The Curious Case of Benjamin Button finally hits the screen after two decades of development. What was the genesis of the project?
“This was 18 years ago,” says producer Kathleen Kennedy, “it was initially bought by Ray Stark. There was an early incarnation when Steven [Spielberg] and Frank [Marshall] and I had Amblin, they brought it to us and Steven toyed with it for a bit, and several years after that Frank and I formed our own company. This was near and dear to our heart and no one was doing anything with it, so we acquired the rights at that point for ourselves and continued the development process for 18 years.”
“We had taken it to Paramount,” adds producer Frank Marshall. “Sherry Lansing really believed in this story.” “Ironically, David Fincher – on his own – had read an early draft of the script about 12 or 13 years ago,” mentions Kennedy. “It really wasn’t until Eric Roth came on board and did a draft that David said I want to do this.” “There were people, department heads, who actually sat and turned down work for three or four years to do this movie,” says Kennedy. “We were going forward,” Marshall explains, “and then Zodiac came along, and they wanted to do that first, and then getting all the schedules right, so we postponed, and these people who were ready to go on Benjamin waited. Then Hurricane Katrina happened.”
How does Hurricane Katrina affect a story set on the East Coast? “Originally, they looked at filming it where [F. Scott] Fitzgerald originally set it,” says actress Julia Ormond, “Baltimore. That proved to be too expensive, but then they went to look at New Orleans and decided to film it there. Then Katrina hit, so they thought, well now what do we do? How do we incorporate it into the story? To what extent do we work it into the story? I think it adds an extra poignancy to it.” Some extra poignancy may have been just what Fitzgerald’s original story needed, according to screenwriter Eric Roth. “I read the short story. I really wasn’t wild about it to be honest with you,” Roth admits. “It’s a great conceit,” says Roth, adding, “not that I disliked it, but I just said, ‘What do I do with this?’ It’s a little farcical for my taste. But the core idea is so magnificent. What are the implications of somebody who ages backwards?”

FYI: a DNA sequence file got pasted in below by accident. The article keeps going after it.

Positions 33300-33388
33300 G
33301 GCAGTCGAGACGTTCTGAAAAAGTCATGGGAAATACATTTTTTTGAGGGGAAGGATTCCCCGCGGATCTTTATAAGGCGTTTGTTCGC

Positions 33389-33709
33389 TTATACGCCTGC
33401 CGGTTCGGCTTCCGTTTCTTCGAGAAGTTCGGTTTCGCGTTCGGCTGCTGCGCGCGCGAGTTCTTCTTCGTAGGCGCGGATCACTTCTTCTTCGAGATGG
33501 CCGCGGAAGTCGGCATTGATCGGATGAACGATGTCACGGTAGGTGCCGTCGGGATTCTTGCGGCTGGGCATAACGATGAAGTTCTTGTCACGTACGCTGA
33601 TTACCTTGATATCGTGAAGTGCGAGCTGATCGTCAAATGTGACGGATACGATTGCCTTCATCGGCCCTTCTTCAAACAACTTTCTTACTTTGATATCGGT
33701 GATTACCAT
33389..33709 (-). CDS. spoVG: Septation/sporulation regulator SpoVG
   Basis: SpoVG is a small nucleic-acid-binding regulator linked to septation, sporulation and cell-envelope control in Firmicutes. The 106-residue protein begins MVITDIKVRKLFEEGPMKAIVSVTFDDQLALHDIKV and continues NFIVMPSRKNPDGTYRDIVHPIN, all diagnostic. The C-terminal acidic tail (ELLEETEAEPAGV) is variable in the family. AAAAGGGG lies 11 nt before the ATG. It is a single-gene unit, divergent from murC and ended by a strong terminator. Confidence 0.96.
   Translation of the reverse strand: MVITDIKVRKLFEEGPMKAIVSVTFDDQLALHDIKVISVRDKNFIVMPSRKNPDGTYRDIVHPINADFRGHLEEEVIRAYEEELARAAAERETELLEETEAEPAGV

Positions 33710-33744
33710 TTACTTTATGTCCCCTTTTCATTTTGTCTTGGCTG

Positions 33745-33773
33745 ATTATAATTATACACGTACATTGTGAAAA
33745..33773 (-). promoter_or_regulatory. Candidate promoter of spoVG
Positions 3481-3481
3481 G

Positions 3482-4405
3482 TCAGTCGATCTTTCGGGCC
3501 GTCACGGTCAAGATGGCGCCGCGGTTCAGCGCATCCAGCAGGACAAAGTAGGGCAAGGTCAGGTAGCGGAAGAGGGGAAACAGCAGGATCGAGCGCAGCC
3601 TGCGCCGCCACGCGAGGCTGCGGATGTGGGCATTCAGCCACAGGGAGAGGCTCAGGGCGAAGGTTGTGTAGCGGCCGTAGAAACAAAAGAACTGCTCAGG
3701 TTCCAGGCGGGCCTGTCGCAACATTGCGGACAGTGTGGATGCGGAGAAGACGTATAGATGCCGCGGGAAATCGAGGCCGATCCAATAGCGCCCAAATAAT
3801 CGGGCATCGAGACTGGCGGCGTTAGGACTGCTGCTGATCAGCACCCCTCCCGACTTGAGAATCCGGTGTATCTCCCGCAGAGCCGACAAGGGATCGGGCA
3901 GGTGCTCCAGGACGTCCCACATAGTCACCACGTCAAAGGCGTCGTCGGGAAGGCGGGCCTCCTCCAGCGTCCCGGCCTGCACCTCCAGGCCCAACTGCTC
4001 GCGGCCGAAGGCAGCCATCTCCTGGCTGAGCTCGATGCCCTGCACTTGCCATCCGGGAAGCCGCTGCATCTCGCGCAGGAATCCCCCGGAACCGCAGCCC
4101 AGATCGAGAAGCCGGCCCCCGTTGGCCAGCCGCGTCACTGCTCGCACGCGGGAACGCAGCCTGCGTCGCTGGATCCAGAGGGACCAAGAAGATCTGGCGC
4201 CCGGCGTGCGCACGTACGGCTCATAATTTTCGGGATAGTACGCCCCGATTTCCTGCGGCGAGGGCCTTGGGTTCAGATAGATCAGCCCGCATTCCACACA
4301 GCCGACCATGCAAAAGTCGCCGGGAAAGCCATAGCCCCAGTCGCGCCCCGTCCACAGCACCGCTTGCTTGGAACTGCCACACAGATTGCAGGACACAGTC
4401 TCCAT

So when the actors first read the script, what was their initial impression? “I’ll never get this part,” actor Jared Harris deadpans. “It’s true, mate,” says Jason Flemyng. “You just read it and went, ‘This is an amazing film that I’m not going to be in.’” Beyond the moving storyline, did the actors think this complex film would be technically possible? “Well, Finch says, you know, how do you eat a whale? One bite at a time,” Flemyng says, very matter of fact. “I remember reading the script and going, ‘This is just enormously so ambitious.’ How do you – I don’t know how you do it, but you’re not suppose to,” reasons Harris. “You don’t need to.” Actress Taraji P. Henson plays Benjamin’s adoptive mother. Her character ages considerably, and Henson spent many hours in prosthetic makeup. “I have a newfound respect for Jim Carrey and Eddie Murphy and Tyler Perry, these guys who do this all the time,” Henson says.
The Curious Case of Benjamin Button releases in theaters Dec. 25.